Are You at Risk for Stress Urinary Incontinence?

    If you pee a little when you laugh, dance, exercise or sneeze, you may have stress urinary incontinence.

    While this can be annoying, it can be treated -- and even some small lifestyle changes can make a big difference, according to the Urology Care Foundation, the official foundation of the American Urological Association.

    It might help to lose weight or to stop smoking, which will ...

    Two New Symptoms That Could Point to Pancreatic Cancer

    Researchers have identified two previously unrecognized symptoms of pancreatic cancer -- a discovery that might help with earlier detection and improve extremely low survival numbers, they say.

    "When pancreatic cancer is diagnosed earlier, patients have a higher chance of survival. It is possible to diagnose patients when they visit their GP, but both patients and GPs need to be aware of ...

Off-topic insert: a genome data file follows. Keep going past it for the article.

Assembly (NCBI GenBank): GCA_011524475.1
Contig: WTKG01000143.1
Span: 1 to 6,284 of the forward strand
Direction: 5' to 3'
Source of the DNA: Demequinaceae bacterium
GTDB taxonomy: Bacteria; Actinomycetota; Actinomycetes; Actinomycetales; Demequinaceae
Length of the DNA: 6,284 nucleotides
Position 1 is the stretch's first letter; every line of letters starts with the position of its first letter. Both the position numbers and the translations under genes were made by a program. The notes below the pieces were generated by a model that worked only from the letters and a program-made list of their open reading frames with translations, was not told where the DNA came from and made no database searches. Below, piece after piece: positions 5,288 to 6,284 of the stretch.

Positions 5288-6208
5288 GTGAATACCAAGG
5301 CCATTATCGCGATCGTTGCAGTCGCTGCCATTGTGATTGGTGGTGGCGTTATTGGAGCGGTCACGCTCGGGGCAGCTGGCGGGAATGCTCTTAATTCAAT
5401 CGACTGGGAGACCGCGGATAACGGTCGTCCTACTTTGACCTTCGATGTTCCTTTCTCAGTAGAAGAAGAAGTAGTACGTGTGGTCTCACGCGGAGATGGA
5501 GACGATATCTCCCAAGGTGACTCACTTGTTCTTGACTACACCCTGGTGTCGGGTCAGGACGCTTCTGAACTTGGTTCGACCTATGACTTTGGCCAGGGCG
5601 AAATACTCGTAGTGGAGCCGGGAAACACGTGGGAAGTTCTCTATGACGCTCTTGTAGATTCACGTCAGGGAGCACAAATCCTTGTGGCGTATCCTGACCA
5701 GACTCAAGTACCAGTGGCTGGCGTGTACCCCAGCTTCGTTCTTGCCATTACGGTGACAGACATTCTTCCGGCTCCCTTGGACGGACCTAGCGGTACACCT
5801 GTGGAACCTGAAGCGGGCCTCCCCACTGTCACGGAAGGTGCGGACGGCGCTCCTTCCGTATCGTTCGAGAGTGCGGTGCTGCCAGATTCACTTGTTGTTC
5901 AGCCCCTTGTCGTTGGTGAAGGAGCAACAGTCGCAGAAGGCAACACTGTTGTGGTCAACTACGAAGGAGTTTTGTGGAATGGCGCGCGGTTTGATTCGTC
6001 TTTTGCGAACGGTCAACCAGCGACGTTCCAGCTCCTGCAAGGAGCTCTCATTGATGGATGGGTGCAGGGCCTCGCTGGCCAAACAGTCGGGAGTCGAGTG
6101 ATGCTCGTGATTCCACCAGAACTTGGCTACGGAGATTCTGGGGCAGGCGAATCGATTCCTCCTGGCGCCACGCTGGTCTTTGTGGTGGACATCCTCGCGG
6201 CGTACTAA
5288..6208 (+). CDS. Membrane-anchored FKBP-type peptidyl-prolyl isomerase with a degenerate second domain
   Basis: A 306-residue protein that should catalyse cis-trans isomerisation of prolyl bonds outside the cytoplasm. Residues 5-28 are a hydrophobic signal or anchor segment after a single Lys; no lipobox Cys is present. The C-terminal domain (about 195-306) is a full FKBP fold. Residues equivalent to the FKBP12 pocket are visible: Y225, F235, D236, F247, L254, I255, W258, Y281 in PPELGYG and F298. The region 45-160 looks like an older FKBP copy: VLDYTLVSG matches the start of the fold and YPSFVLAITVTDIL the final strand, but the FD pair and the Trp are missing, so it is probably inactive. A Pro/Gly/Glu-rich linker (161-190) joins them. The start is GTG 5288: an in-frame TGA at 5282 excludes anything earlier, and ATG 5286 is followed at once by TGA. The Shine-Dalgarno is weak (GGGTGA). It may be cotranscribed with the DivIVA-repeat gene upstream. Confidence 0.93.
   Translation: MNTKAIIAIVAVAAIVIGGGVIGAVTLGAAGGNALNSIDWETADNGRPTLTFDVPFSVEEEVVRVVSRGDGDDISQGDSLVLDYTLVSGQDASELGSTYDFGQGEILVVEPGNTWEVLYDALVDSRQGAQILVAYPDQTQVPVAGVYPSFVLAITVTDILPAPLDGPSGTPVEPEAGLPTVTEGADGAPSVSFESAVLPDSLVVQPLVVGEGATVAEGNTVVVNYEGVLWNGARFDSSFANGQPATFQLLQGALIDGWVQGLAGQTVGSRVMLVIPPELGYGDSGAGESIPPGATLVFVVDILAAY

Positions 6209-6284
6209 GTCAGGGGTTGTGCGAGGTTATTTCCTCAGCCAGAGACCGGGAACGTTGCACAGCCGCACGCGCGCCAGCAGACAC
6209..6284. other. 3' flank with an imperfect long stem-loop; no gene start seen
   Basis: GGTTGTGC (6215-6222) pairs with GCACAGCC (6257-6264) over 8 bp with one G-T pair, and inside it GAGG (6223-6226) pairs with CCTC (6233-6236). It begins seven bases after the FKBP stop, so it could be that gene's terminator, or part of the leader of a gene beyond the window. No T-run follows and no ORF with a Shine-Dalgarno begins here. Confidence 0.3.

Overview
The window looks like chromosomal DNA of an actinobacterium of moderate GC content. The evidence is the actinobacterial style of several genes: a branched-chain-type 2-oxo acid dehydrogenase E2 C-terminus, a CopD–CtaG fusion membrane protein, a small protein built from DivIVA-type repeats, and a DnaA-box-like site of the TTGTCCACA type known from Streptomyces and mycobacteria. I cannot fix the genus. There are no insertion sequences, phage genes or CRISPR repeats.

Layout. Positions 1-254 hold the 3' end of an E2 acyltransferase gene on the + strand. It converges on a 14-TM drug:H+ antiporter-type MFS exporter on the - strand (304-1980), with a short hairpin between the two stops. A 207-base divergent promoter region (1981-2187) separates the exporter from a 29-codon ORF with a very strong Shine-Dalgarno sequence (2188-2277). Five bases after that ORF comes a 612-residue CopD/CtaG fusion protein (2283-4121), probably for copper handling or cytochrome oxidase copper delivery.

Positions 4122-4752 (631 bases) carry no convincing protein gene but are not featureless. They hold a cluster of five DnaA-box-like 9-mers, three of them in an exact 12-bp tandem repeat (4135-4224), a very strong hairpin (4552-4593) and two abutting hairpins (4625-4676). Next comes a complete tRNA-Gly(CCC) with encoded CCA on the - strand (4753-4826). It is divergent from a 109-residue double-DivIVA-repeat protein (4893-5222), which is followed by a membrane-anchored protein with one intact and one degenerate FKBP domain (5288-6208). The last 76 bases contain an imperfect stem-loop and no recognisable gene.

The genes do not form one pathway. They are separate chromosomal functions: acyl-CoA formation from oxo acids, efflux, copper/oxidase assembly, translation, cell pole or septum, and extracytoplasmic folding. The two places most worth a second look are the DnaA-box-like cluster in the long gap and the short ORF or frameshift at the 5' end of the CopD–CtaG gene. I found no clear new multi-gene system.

Urinary Incontinence Can Affect a Woman's Mental Health

    Millions of women are plagued by the daily disruptions of urinary incontinence, and new research suggests it might also be harming their mental health.

    For the study, researchers analyzed data from 10,000 adult women who took part in a Portuguese Health Ministry survey conducted every five years. Overall, one in 10 reported having urinary incontinence, but the rate was four in 10 among wo...

    Women, Take These Key Steps to Good Urological Health

    Women who try to hold their pee during the day might want to rethink that strategy.

    It's time to "get up and go," according to the Urology Care Foundation, which is encouraging women to be proactive about their urological health.

    That, of course, means get up and go to the bathroom if you need to. But the foundation also suggests a number of activities a woman can get up and go...

    Device Used for Thousands of Years Eases Major Cause of Female Urinary Problems

    Many women with pelvic organ prolapse may get lasting relief from a treatment that's been around for a few thousand years, a new study suggests.

    With pelvic organ prolapse (POP), weakened muscles and supporting tissue in the pelvis allow one or more organs -- including the uterus, bladder or rectum -- to protrude into the vagina.